Uber said that about 3,045 incidents of sexual assaults were reported on the 1.3 billion rides taken through its platform in 2018. In 2017, the number of reported incidents was about 2,936 from one billion trips. The number of reported rape incidents increased slightly to 235 in 2018 from the previous year’s 229 reported incidents, but the number is offset by the increase in the number of rides.
Ride-hailing firm Uber Technologies Inc said it received over 3,000 reports of sexual assault related to its 1.3 billion rides in the United States last year, in a report aimed at ensuring drivers and the public it was serious about safety. The figure represents a 16% fall in the rate of incidents from the previous year in the five most serious categories of sexual assault reported, Uber said on Thursday in its first biennial U.S. Safety Report https://www.uber-assets.com/image/upload/v1575580686/Documents/Safety/UberUSSafetyReport_201718_FullReport.pdf.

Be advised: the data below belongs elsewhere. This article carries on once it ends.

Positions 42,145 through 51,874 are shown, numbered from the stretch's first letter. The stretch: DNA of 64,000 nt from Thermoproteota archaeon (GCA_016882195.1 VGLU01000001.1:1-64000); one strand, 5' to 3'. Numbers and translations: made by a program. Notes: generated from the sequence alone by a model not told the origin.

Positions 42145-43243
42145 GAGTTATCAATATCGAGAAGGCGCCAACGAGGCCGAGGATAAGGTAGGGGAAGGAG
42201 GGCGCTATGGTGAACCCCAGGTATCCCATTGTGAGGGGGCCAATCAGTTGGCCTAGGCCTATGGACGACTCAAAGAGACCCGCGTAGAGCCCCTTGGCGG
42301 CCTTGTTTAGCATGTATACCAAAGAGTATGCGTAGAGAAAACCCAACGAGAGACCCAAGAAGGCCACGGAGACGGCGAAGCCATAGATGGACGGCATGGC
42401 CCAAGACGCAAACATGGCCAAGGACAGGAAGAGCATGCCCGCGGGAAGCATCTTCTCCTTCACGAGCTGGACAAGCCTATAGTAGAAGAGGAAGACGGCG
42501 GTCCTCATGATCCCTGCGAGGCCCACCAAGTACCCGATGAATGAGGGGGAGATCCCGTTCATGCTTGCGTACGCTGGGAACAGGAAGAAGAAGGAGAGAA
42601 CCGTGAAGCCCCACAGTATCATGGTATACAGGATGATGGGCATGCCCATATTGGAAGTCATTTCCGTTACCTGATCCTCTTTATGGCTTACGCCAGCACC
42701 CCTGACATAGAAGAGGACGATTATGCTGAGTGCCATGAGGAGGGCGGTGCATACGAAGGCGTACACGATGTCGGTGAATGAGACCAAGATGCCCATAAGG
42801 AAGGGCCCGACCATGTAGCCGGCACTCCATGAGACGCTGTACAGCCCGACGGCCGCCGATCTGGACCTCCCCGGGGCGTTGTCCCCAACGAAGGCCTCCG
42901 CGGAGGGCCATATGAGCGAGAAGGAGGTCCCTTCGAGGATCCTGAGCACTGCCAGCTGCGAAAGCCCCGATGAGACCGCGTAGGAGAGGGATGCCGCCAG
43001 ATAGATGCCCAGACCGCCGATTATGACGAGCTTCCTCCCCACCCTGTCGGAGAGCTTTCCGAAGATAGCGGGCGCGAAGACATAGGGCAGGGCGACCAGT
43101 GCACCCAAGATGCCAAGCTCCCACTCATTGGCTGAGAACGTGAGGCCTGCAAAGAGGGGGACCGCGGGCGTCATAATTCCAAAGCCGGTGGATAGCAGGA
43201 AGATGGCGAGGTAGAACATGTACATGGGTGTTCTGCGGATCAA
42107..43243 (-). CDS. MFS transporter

Uber late Thursday afternoon released its long-awaited U.S. Safety Report, revealing that more than 3,000 sexual-assault related reports were reported during Uber rides last year. The San Francisco ride-hailing company's report, providing data for both 2017 and 2018, disclosed 3,045 instances of sexual assault spread across five categories in 2018. The 21-month review of customer support requests showed that during 2017 and 2018: Nonconsensual sexual penetration was reported in about 1 of every 5 million trips.
Uber acknowledged more than 3,000 sexual assaults occurred during U.S. Uber rides in 2018, the company said in a long-awaited safety report.